Plants

Release Intentions

  • New genomes
  • Updated genomes
  • New data
    • New alignment based cross references to UniProt and RefSeq across all plants
    • New automatic ncRNA gene annotations across all plants
  • Updated data
    • Updated peptide comparative genomics including Jute, Cassava and Sorghum
    • Updated protein features
    • Updated BioMarts

Release Notes (Brief)

This release of Ensembl Plants adds one of the two recently sequenced Corchorus capsularis (jute) genomes (Nature 2017) and whole genome alignments between the latest Hordeum vulgare (barley) assembly and Oryza sativa (rice), summarised here, and Brachypodium distachyon, summarised here.

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You can search the Track Hub Registry to find more than 1,400 public RNA-Seq studies aligned to plants (read more)!

What's New in Release 37

Future Releases

Register now for the EBI training course in Plant and Pathogen bioinformatics 13th-15th November 2017, Hinxton, UK

This course will provide an introduction to data resources, tools and essential bioinformatic techniques for biologists studying plants and their pathogens. It will be delivered using a mixture of lectures, practical computer sessions and include discussions based on relevant case studies and public domain data. For more details, go to http://www.ebi.ac.uk/training/events/2017/plant-and-pathogen-bioinformatics-0.

New barley genome

A ten-nation consortium has reported the first high-quality reference genome sequence of Hordeum vulgare (barley). The barley genome was sequenced and assembled using an array of state-of- the-art methods, taking ten years. For the first time, scientists can now locate all genes precisely in the genome and analyze complex gene families that play a key role in malting and resilience.

New Arabidopsis variation data from the 1001 Genomes Project

We have upgraded our representation of genetic variation in Arabidopsis thaliana, incorporating the full data set from the 1001 Genomes Project, covering more than 10 million variant loci across 1,135 samples (Cell 2016).

New bread wheat variation data

A total of 80,829 variation markers from the iSelect 90k array and 13.8 million Inter-Homoeologous Variants (IHVs) have been added to the new genome assembly of Triticum aestivum cv. Chinese Spring produced by the Earlham Institute.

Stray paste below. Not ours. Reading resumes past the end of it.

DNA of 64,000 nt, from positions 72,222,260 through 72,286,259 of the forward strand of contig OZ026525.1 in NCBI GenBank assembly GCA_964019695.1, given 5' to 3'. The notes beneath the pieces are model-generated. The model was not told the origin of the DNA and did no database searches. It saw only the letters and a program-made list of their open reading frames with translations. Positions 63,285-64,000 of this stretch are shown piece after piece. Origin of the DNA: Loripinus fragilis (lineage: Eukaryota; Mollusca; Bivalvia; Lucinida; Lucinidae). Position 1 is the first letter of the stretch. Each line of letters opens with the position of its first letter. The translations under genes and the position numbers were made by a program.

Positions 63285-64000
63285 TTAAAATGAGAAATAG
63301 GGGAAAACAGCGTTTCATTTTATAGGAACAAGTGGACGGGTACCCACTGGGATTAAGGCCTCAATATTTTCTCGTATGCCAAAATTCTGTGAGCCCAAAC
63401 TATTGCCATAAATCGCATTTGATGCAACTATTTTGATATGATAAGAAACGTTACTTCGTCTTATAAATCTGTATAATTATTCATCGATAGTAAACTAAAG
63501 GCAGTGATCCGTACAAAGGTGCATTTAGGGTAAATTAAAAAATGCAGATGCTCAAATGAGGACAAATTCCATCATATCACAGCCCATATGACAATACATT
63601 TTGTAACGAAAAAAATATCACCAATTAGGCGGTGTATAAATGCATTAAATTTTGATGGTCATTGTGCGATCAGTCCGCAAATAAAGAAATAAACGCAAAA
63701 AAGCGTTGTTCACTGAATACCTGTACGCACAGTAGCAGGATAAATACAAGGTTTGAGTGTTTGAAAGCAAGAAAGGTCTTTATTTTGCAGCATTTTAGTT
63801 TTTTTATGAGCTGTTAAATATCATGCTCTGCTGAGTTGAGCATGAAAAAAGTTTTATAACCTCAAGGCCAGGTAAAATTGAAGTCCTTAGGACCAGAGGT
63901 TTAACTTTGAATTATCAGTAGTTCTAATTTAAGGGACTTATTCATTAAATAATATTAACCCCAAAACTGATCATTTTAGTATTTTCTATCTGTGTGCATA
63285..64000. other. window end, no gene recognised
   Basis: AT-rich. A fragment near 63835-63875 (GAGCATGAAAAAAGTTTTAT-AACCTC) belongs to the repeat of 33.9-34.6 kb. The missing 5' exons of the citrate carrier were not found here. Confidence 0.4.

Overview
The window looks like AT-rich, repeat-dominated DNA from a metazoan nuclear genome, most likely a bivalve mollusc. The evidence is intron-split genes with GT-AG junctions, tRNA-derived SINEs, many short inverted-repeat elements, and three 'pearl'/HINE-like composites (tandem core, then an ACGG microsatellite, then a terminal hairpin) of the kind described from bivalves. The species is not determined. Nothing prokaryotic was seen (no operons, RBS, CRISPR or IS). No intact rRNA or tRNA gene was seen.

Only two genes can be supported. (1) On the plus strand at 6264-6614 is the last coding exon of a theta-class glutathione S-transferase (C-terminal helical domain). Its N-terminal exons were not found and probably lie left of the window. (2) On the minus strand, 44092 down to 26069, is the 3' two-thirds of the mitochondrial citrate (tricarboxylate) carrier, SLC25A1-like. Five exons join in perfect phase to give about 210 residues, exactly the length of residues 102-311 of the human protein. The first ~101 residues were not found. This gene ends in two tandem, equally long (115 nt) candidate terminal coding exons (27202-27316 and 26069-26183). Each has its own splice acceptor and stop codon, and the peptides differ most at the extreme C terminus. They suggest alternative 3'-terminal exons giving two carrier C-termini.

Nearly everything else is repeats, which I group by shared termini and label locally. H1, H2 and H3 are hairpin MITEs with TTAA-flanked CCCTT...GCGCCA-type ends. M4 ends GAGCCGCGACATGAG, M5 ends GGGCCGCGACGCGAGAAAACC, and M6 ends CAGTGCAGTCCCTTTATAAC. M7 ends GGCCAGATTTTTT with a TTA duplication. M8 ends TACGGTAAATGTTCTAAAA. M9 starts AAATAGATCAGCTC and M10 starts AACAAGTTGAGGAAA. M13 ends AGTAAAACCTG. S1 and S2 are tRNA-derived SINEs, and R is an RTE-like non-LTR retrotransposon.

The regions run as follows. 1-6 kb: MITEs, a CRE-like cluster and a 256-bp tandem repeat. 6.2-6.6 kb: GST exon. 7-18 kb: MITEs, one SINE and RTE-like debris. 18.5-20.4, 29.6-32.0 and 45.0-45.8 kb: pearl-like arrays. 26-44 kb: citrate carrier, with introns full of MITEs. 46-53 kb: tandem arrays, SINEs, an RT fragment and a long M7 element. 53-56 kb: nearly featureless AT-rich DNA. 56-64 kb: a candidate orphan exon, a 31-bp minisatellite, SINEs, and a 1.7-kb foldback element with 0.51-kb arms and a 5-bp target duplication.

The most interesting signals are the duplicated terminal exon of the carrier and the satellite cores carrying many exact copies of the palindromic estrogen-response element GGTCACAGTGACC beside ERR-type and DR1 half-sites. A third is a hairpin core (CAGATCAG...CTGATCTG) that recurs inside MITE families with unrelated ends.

This data is viewable alongside the existing Axiom 35k and 820k SNP marker sets provided by CerealsDB and located on the new assembly and the publicly available EMS mutant lines from tetraploid (cv. Kronos) and hexaploid (cv. Cadenza) TILLING populations (read more).

Ensembl Plants Archive Site

Alongside release 32 we have launched a new archive site, where we will keep selected previous releases of Ensembl Plants publicly available. The first release available on the archive site is release 31, and includes the previous assemblies for wheat and maize.

Funding

Ensembl Plants datasets are constructed in a direct collaboration with the Gramene resource, funded by the United States National Science Foundation award #1127112. Read more about our collaboration with Gramene.

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The development of resources for wheat is funded by the BBSRC-funded Designing Future Wheat ISP.

BBSRC logo

Past Funding

transPLANT, funded by the European Commission within its 7th Framework Programme, under the thematic area "Infrastructures", contract number 283496.

transPLANT logo The European flag

BBSRC funding for wheat (Triticeae Genomics For Sustainable Agriculture) and barley (UK barley genome sequencing project).

Ensembl Genomes is developed by EMBL-EBI and is powered by the Ensembl software system for the analysis and visualisation of genomic data. Click to see details of our funding.

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Acknowledgements

Ensembl Plants is a joint project of the European Bioinformatics Institute and the group of Doreen Ware at the Cold Spring Harbor Laboratory, who have developed the Gramene database [1,2], a resource for plant comparative genomics based on Ensembl technology [3,4]. A common set of databases are available through Ensembl Plants and Gramene, and the two groups are collaborating on the integration of content, quality control and the development of new features.

References

  1. Youens-Clark, K., et al., Gramene database in 2010: updates and extensions. Nucleic Acids Res. 2010. 39:D1085-94
    PubMed ID: 21076153
  2. Monaco MK., et al., Gramene 2013: comparative plant genomics resources. Nucleic Acids Res. 2014. 42:D1193-9.
    PubMed ID: 24217918
  3. Hubbard, T., et al., The Ensembl genome database project. Nucleic Acids Res. 2002. 30:38-41
    PubMed ID: 11752248
  4. Kersey PJ., et al., Ensembl Genomes 2013: scaling up access to genome-wide data. Nucleic Acids Res. 2014. 42:D546-52.
    PubMed ID: 24163254